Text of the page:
Ensure (where fitted) that double locking to doors and alarm are active (refer to owner manual).

2. Keep valuables out of sight from prying eyes

‘Out of sight, out of mind’. Make sure valuables are removed from your vehicle or kept out of sight. This can include valuables such as bags, laptops, electronic equipment, documents and tools.

3. Do you have an alarm and immobiliser?

Ensure your vehicle has Thatcham Research-certified alarm and immobiliser systems fitted. Consider upgrading your vehicle security to include a certified aftermarket alarm with inclination sensor, immobiliser and tracking system. 

Some insurance policies require the fitment of a tracking device, so it’s important any associated subscriptions to monitoring services are maintained.

4. Invest in old-hat security systems as a next-level deterrent

Consider using a physical immobiliser such as steering wheel lock or gear clamp. These not only offer another layer of security but also act as a significant visual deterrent to thieves.

5. Think about where your car is kept when not in use, especially at night

When unattended, keep the vehicle somewhere secure and well-lit, preferably monitored by CCTV. Park the car in a way that makes it awkward for a thief to remove; parked facing close to your house (so that the thief will have to reverse out), or possibly blocking in by other cars. 

Store your vehicle in a garage overnight, if you have one. Lockable driveway gates also provide another physical and visual deterrent to thieves.

6. Make sure your keys are safe

In cold weather, do not leave the vehicle unattended and running with keys in the ignition. Store keys, including spares, out of sight from windows and doors. And consider where the spare key is kept and who may have access to it.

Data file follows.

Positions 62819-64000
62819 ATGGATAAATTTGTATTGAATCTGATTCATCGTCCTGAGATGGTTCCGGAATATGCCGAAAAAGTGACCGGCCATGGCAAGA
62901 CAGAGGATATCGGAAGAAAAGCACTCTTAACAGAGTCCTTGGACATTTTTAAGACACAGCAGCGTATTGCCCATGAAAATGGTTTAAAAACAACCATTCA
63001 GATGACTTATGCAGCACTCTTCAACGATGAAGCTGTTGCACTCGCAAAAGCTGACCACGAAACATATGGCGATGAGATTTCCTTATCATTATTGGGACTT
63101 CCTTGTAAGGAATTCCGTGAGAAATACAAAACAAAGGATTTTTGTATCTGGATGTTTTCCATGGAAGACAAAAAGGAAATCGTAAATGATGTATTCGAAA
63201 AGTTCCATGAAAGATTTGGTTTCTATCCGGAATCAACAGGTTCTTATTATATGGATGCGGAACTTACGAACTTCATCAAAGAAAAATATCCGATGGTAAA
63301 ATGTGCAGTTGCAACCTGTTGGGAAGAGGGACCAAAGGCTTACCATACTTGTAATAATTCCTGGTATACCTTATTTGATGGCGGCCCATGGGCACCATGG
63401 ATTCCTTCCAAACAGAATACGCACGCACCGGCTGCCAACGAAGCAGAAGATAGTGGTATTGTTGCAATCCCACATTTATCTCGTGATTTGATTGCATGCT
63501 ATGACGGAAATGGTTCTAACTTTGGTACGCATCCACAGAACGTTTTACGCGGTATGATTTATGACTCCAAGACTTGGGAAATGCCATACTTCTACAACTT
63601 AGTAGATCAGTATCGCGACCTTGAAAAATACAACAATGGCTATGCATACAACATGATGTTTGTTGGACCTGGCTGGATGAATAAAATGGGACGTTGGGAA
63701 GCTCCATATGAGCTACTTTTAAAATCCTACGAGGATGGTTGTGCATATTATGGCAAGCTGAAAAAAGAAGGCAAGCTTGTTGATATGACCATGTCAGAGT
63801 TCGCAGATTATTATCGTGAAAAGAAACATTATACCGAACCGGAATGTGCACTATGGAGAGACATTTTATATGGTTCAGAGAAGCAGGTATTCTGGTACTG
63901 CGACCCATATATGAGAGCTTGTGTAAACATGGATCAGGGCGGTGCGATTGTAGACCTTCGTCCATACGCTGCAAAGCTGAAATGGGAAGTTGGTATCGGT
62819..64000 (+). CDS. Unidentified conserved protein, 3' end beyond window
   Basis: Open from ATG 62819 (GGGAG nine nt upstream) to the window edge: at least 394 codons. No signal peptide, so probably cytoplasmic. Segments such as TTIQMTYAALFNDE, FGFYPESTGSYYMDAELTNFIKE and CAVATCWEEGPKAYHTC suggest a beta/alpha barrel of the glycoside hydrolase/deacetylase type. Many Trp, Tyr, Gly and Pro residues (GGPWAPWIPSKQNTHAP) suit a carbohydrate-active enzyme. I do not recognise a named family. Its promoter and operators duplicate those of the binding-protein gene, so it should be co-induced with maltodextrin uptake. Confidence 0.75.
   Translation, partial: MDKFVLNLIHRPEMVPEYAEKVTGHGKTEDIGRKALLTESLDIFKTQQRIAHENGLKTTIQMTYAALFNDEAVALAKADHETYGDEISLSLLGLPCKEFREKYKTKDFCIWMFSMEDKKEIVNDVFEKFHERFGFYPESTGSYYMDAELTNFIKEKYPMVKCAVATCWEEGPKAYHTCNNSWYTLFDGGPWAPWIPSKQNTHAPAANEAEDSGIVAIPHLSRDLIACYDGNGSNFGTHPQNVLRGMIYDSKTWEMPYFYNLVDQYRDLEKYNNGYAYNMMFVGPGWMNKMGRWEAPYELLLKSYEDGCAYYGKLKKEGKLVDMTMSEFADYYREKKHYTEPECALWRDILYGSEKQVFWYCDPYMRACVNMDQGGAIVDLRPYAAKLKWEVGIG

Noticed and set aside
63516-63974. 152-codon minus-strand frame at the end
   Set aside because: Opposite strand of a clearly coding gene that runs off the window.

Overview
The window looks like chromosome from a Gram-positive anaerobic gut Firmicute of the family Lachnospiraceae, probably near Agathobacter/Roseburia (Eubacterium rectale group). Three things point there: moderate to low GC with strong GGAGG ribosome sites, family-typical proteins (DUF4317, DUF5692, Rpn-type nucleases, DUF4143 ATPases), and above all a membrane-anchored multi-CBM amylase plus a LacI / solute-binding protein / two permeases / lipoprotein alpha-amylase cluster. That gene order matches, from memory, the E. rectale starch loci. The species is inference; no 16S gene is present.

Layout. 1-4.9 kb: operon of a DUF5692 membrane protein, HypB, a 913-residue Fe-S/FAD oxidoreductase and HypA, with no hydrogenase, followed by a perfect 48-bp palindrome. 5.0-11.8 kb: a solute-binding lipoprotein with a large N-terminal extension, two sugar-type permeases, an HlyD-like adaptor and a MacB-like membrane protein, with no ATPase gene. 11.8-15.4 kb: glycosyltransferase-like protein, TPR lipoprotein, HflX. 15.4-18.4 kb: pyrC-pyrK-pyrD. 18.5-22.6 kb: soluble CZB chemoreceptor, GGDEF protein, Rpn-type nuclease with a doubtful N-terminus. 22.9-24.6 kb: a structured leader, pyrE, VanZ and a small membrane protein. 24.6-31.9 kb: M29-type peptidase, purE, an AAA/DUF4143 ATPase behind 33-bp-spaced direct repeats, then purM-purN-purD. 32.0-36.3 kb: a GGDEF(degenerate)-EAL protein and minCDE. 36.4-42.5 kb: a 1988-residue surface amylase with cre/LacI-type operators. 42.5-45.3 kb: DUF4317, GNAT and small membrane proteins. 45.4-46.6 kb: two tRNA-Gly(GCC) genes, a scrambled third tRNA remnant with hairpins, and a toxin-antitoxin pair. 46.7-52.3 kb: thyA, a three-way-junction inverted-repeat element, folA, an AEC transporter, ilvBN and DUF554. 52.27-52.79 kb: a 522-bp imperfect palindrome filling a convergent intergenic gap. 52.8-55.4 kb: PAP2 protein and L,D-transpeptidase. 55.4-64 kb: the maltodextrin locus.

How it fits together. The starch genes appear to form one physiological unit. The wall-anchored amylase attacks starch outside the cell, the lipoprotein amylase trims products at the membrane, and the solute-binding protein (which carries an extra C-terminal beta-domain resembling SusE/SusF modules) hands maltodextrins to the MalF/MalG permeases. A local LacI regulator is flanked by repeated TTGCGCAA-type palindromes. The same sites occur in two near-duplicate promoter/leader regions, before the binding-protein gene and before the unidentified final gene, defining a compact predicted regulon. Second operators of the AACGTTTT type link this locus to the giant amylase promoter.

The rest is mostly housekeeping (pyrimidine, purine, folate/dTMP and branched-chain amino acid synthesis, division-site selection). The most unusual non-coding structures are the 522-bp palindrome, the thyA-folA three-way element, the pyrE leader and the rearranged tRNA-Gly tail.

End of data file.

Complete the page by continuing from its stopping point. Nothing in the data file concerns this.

If you have purchased your vehicle second hand with only one working key, visit an approved repair centre to get the missing key(s) deleted and to add a spare as soon as possible.

Be aware of the technology in your vehicle and your key fob’s functions. If it uses Passive Keyless Entry and Start (PKES) it may be susceptible to a theft method called the ‘Relay Attack’ and you should therefore consider storing key fobs as far away from the outer perimeter of the house as is possible. 

And check your owner’s manual to see if there is a PKES locking function that can be activated at night or when you’re not using the vehicle for long periods. 

For additional protection, consider using a signal blocking Faraday pouch for main and spare keys – test that it works by inserting your fob into the pouch, walking up to your car and seeing if the door will open. Make sure the pouch you buy is designed to store keys, not credit cards.

Many carmakers have now introduced motion-sensor enabled fobs, which go to sleep when idle and can’t fall victim to the Relay Attack. Speak to your dealership to see whether your vehicle has security enhancements available.

Always be aware that criminals may be able to clone the vehicle key at any time. Consider this when leaving with untrusted parties or services that you have not used before. 

Check that the company is a member of an accredited code of practice/professional standard such as The Motor Ombudsman or The British Parking Association’s Park Mark scheme. 

7. Make relevant checks so your motor doesn’t end up on bricks

Ensure your vehicle has locking wheel bolts, which secure the vehicle’s wheels.

8. Get yourself a dashcam that starts recording when there’s a security breach

Consider in-vehicle camera options that upload recorded data to the cloud or an app. If it only records to a memory stick, that will vanish with the car if stolen. Those that offer ‘parking mode’ can detect and record movement when parked. This offers supporting evidence for both your insurer and the Police.

9. Many modern cars now have security alert systems – but you need to link them to your smartphone

Does your vehicle offer connectivity? Does it offer theft alert notifications via a phone app? If so, ensure all theft alert notifications are active.

10. Wipe stored info from a car you’re selling 

Some vehicle apps and connected systems can provide access to the previous owner. If permissions remain active, ensure that all permissions and data linked to the previous owner are removed. 

And if you’re selling a car, make sure you wipe all stored information before handing over the keys to a new owner. Connected cars can store all kinds of personal information and still be connected to your devices – these can all be used to identify when your car or property might be vulnerable. 

Refer to the owner’s manual to remove all stored data.